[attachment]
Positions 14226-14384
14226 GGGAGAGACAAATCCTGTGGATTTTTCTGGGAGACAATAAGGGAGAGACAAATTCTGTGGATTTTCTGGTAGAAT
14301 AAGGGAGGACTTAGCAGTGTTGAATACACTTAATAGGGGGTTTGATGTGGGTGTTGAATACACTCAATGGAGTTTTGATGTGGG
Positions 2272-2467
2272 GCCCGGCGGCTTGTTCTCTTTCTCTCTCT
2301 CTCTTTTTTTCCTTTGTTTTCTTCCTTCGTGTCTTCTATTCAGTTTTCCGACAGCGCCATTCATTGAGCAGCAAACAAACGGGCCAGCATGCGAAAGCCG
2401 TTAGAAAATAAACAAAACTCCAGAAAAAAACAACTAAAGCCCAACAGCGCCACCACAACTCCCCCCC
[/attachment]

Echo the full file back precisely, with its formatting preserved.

Positions 14226-14384
14226 GGGAGAGACAAATCCTGTGGATTTTTCTGGGAGACAATAAGGGAGAGACAAATTCTGTGGATTTTCTGGTAGAAT
14301 AAGGGAGGACTTAGCAGTGTTGAATACACTTAATAGGGGGTTTGATGTGGGTGTTGAATACACTCAATGGAGTTTTGATGTGGG
Positions 2272-2467
2272 GCCCGGCGGCTTGTTCTCTTTCTCTCTCT
2301 CTCTTTTTTTCCTTTGTTTTCTTCCTTCGTGTCTTCTATTCAGTTTTCCGACAGCGCCATTCATTGAGCAGCAAACAAACGGGCCAGCATGCGAAAGCCG
2401 TTAGAAAATAAACAAAACTCCAGAAAAAAACAACTAAAGCCCAACAGCGCCACCACAACTCCCCCCC